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Mukilteo Beacon
Mukilteo , Washington
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June 21, 2006     Mukilteo Beacon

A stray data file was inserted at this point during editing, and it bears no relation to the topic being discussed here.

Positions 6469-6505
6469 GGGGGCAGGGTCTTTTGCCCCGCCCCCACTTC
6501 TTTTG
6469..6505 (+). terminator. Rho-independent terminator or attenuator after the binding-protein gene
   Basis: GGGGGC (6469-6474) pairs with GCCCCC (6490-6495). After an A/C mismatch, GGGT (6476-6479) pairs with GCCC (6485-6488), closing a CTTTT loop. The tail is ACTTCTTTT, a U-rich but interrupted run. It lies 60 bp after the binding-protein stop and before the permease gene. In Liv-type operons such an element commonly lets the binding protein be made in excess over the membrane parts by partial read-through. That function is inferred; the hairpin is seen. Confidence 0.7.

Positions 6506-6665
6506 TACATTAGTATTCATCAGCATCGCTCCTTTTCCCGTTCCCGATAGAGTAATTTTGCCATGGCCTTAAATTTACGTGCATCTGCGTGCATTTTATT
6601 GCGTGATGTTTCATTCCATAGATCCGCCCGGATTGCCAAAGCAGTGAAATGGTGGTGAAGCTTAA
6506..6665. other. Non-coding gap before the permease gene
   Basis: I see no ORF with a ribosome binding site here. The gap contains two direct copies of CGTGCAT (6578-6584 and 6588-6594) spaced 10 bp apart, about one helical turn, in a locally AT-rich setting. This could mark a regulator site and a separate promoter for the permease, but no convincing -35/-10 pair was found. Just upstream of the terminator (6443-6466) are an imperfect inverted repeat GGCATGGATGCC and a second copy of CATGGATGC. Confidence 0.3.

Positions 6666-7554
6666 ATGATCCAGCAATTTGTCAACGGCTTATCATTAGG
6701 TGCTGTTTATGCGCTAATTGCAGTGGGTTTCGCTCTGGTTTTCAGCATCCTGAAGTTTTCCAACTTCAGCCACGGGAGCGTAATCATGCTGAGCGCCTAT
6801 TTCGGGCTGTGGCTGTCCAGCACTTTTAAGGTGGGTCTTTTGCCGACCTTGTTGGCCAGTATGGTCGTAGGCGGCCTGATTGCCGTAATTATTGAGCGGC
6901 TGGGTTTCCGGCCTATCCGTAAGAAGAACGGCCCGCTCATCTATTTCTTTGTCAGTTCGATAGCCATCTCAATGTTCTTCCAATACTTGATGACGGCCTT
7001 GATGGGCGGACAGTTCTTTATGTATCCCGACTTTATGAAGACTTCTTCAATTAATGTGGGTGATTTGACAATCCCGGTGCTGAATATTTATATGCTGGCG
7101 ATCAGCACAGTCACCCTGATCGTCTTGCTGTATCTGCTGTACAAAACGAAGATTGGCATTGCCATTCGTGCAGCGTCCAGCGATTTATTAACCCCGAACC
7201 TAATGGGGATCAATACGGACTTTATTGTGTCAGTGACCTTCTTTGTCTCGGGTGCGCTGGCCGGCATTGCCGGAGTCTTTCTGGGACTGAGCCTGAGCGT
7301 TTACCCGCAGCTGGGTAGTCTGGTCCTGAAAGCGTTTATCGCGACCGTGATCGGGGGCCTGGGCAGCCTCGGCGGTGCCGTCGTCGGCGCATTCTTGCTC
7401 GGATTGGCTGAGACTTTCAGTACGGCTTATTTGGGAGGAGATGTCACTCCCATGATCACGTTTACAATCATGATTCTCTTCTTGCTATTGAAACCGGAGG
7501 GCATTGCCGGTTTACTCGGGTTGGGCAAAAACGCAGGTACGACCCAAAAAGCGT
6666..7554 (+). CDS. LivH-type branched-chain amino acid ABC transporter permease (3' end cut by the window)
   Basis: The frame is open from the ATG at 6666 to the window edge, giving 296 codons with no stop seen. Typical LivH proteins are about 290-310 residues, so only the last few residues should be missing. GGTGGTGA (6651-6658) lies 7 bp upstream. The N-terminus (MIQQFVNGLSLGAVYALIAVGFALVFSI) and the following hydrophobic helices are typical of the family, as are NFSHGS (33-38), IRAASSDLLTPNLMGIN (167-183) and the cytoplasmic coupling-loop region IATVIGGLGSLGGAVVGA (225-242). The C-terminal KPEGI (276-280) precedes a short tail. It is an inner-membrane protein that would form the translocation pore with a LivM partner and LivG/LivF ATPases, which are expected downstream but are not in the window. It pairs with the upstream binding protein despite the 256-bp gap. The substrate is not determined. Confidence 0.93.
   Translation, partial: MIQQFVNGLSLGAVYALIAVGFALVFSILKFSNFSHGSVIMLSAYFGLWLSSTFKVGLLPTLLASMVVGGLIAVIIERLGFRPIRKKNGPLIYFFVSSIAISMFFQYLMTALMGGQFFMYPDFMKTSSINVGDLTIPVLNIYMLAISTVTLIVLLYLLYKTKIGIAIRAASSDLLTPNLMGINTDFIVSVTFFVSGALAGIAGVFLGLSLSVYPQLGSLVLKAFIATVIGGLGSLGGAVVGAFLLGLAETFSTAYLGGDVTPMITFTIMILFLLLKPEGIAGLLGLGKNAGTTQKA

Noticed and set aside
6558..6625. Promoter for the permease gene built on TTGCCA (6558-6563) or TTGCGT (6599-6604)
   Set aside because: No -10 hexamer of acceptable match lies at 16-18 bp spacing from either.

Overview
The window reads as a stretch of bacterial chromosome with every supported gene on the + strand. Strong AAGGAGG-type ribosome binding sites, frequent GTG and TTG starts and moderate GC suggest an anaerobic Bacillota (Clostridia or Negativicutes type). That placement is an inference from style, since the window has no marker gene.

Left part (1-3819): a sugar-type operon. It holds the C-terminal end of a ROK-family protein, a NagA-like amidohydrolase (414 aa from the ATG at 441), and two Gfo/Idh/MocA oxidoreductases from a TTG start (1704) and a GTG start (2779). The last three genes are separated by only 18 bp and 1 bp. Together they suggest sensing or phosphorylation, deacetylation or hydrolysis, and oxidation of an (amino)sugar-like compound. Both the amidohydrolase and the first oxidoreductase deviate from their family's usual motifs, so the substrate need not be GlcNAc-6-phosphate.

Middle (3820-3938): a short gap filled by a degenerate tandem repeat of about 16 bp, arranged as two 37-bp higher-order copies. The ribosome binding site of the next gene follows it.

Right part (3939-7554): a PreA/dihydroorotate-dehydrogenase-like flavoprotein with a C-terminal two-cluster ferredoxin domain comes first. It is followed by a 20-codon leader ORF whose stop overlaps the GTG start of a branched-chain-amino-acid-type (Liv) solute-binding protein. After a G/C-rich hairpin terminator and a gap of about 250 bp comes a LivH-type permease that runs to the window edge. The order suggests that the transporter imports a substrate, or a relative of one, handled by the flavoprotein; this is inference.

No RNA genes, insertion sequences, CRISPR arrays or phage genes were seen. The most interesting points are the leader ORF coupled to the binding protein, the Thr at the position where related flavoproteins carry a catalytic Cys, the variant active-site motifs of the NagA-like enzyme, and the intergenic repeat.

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16 - Mukilteo Beacon - June 2006 tt, : REv. DAVID W. PARKS Ch ch (Ey. r F? "simply could not do it. No matter how much I .tried, how much I "willed" myself, no matter how tightly I pinched my nose - I could not put my face in the water! It was the summer of 1964 and I had been through swimming lessons, countless trips to the lake with the neighbors, boat rides, and even practice runs in the bathtub. I was 9 years old and could ride a bike, catch a fastbaU, climb a tree and remem- ber lines in my Sunday School Christmas Pageant but I was deathly afraid to jump into water that was over my head. It was embarrassing. It was paralyzing. I just couldn'td0 it. Family and friends were reas- suring. They encouraged and coaxed me. My mona even tried to bribe me with the promise of ice cream. All I had to do was jump in. All I had to do was go all the way under and make my way back to the edge of the pool. Easy. Safe. Simple. Why was it so hard? I daydreamed about being free to swim, to make my way into the deep and see what mysterious things lay near the bottom. I fanaticized about be- ing a scuba diver in the ocean exploring old ship- wrecks. I could imagine fearlessly jumping off the high diving board at the "Y" so that everyone would see me and applaud. Yet each time the opportunity came, I went stiff. My laughter stopped, my brain stopped. Beautiful, carefree, sunny days at the beach turned into sul- len, lonely, boring hours spent watching other kids have fun. In July that year, my family joined others for a camping trip. We went to the state park on the lake and pitched our tent right on the beach. Dad had a 16-foot wooden boat with a mahogany deck and an old 35-horsepower Evenrude. It had a pull start and a five-gallon gas tank. He kept a box of shear pins under the seat. I love being with my dad. He was an excellent teacher and superb water skier. He had a knack for setting people at ease and showing them how to change a tire, throw a football or paint the garage. We were about 100 yards off shore when the old Evenrude quit. We were stranded one of us would have to jump in, swim to the beach, retrieve a screwdriver and get back to the boat. One of us was about to get wet! My dad looked at me with an expression that ! didn't see very often and said, "You're it." With that, he picked me up and tossed me over the side. I hit the water with my eyes wide in surprise. At first, I was so stunned, so angry, so frightened I couldn't even plug my nose. I felt the water "swal- low" my whole body. I heard the sounds of bubbles rising past my submerged ears. For the first time in my life, I was under! My shock and malice lasted for about one-tenth of one second. I realized that being under water was no big deal. In fact, it was fun! (Later that day, I think I jumped in on my own 1,000 times just to feel the joy and reckless abandon of it.) I also realized that I wasn't mad at my dad. In- deed, I was grateful. He knew what I needed. He had moved me beyond my hesitation and fear. He SEATED HAIR ASSAGE Louis Menzago, LMP 206-364-4983 MA00010519 Great for: ' Parties At Work At Home Thank Yous Worker Appreciation Over 8 years of professional experience Do need help c0nnec in your business wi h right Telecom Solution? Integrated local service & IntemetT-ls Telecom confusion removal Free-phone bill analysis & vendor recommendations Toll free number - Ad tracking Do-Not-Call compliance solutions Business class - High speed Intemet - DSI T-ls, DS-3 Call or email today for a Free phone bill sm,ings analysis T.Comm Solutions Email: InfoOT-CommSolu6ons.com . bone: 425-267-0529 Websi~: www. T-CemmSolutions.com It's time for Not all Use Cedar d blends Way * Bags laughed, I laughed harder. Looking back over the course of my life, I think there have been other occasions when I've been "stuck." I can think of moments when I needed something larger than myself to toss me into situ- ations where I otherwise would not have dared to go. I wonder if my relationship with God has been something like that. Oftentimes I'd come to anoth- er new place of growth or challenge, and it would require the assertive and yet gentle arms of anoth- er to hurl me into experiences I wouldn't otherwise have had. It was like that for tithing for instance. We were "plunged" into it. Circumstances were such that there was no chance for gradual growth, no room for incremental improvement and no extended pe- riod of time for systematically slow change. Bang! We were very suddenly sharing 10 percent of our income, and we discovered that we liked it. It was also like that when I got over my fear and inhibitions related to telling others about my faith. There was a situation wherein I was compelled to speak to another about my personal experience and love for Jesus. No time for pious hints, no room for obscure religious references, or measured, care- fully nuanced, third-person descriptions of divine experience. I was simply "pitched" into the conversation. I had no choice but to speak. When it came out, it was awkward and unpersuasive. Still, I had grown up a little more that day and I was free in a way I hadn't been before. Sorting out God's will in my vocation, trusting others with my possessions, becoming a dad my- self, speaking out against injustice, offering forgive- ness, investing in care for the hungry, committing time to a service project, saying "yes" to serving on PARKS. .29